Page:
Assange and the public interest
Assange’s alleged “crime” was to publish on Wikileaks a trove of documents and cables obtained by Chelsea Manning, a US soldier stationed in Iraq. The material included evidence of war crimes committed by US forces in Iraq and Afghanistan. The diplomatic cables contained hundreds of examples of US diplomats being engaged in clandestine activities without the knowledge or consent of the public at home, or in the countries affected. The public interest served by revealing such activities should be obvious. Revealing the atrocities, lies and deceptions of the powerful is what journalism exists to do, in a free society.
Uniquely though, Assange has been prosecuted for doing so, as the American Civil Liberties Union pointed out in 2019:
For the first time in the history of our country, the government has brought criminal charges under the Espionage Act against a publisher for the publication of truthful information. This is a direct assault on the First Amendment.
The Columbia Journalism Review made the same point more than a year ago:
…This case is nothing less than the first time in American history that the US government has sought to prosecute the act of publishing state secrets, something that national security reporters do with some regularity. While many of the charges [contained in the Assange indictment] involve conspiracy or aiding and abetting, three counts are based on “pure publication”—the argument that Assange broke the law just by posting classified documents on the Internet.
Read literally, the Espionage Act criminalizes the solicitation, receipt, and publication of any government secret, not just the names of informants. The Justice Department has long taken the position that it can prosecute the act of publishing classified information. But it has not done so, until now, because of concerns that it would open a Pandora’s box of media censorship.
With Assange, Pandora’s box has now been opened. If he can be prosecuted for publishing leaked information – on the grounds it was “stolen” and because the disclosures (in the state’s opinion) damaged “national security” then any other journalist is at risk of the same fate for doing their job.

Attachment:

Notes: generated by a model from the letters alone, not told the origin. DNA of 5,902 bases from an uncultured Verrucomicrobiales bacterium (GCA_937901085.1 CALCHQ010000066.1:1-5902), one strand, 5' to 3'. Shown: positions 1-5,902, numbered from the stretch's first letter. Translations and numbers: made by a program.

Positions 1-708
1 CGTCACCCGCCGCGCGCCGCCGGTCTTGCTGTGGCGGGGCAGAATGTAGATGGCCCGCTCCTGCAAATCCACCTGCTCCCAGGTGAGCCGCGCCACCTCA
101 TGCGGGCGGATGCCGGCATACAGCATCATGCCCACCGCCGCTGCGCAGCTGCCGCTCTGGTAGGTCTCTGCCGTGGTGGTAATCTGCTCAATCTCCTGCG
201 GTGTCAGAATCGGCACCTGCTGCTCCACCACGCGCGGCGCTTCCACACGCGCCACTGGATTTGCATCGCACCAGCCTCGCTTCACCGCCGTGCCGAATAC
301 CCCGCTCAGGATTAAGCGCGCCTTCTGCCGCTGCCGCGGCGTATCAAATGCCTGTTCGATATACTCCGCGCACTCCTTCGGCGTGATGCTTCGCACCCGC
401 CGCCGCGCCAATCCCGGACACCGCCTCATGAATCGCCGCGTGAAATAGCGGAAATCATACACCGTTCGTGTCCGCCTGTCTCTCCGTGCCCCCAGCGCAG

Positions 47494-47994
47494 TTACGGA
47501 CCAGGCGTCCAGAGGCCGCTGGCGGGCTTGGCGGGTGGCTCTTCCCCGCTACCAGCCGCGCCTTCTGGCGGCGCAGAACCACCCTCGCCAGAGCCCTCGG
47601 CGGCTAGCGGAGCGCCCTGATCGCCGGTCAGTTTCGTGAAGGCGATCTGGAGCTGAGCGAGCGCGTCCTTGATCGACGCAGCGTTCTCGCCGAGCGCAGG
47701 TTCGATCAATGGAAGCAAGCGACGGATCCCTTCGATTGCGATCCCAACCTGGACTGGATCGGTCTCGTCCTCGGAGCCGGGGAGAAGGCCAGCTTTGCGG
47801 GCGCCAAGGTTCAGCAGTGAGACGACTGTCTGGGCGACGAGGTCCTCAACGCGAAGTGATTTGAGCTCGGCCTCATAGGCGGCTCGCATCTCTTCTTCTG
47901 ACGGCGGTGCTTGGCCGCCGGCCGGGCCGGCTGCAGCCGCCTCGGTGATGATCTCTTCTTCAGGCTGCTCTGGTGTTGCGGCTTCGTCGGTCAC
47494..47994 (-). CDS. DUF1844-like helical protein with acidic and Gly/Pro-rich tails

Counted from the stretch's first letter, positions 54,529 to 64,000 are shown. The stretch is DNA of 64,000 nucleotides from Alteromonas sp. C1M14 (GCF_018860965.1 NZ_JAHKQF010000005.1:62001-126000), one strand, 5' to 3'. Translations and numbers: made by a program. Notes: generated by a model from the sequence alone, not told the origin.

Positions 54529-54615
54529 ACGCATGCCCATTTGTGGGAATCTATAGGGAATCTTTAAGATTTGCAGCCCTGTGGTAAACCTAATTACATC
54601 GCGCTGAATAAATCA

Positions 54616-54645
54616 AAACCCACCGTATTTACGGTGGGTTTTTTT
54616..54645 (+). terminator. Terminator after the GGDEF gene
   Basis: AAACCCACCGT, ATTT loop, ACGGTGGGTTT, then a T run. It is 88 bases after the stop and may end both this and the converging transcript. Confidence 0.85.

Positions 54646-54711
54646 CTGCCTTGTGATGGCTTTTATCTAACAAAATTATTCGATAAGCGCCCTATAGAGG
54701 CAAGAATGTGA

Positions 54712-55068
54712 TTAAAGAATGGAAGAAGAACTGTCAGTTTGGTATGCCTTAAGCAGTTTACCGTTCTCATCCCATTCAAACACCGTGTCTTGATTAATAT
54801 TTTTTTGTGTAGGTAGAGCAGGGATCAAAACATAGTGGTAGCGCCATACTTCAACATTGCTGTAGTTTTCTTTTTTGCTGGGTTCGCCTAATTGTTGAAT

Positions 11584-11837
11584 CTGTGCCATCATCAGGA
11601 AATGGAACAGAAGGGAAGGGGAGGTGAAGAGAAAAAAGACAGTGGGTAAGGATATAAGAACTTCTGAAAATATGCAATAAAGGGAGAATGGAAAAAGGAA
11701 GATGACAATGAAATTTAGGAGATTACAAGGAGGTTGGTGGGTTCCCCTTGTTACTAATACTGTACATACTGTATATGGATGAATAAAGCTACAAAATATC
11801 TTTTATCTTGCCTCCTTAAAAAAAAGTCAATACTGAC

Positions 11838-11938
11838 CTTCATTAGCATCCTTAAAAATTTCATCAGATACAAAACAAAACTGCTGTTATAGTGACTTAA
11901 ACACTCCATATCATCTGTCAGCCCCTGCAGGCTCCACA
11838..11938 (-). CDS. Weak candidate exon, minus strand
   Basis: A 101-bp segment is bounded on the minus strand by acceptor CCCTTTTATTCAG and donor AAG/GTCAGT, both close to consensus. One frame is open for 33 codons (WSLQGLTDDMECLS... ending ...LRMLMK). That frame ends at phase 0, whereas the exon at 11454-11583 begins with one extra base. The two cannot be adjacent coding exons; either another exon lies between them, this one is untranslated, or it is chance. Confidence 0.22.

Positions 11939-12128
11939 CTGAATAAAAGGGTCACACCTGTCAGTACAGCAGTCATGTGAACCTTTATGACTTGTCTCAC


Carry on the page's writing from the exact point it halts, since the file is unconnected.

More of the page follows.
Now that the British government and courts have cleared a path for Assange to be extradited, the precedent cannot avoid having a chilling effect on any media investigations into government wrong-doing, given that the documents proving it will almost certainly belong to the state. The evidence will always have been “stolen” and “national security” is a conveniently elastic term.
Governments, of course, can always claim that what the public may be interested in isn’t always in their best interest to know. That’s why the Assanges of the world are so valuable, because they’re willing to take the risks involved in challenging the presumptions of the powerful. One doesn’t have to like Assange personally, to see the value of his work, and the injustice of his treatment.
Footnote One: One of the repeated red herrings in the Assange case is that he allegedly published unredacted data that put peoples’ lives at risk. As Jennifer Robinson, Assange’s legal adviser pointed out on RNZ years ago, no one has ever been able to point to anyone who has suffered harm from what Wikileaks published. Moreover:
“That material had already been published online by other publications as a result of a security breach by the Guardian newspaper. The decision by WikiLeaks to publish that material unredacted was because it was already circulating online.” Robinson [said]people need to be reminded of the importance of what WikiLeaks revealed, including the war crimes of US military shooting down journalists and civilians in Iraq – which had been covered up. The Iraq and Afghanistan war logs also showed civilian deaths far higher than originally thought and included evidence of torture and war crimes.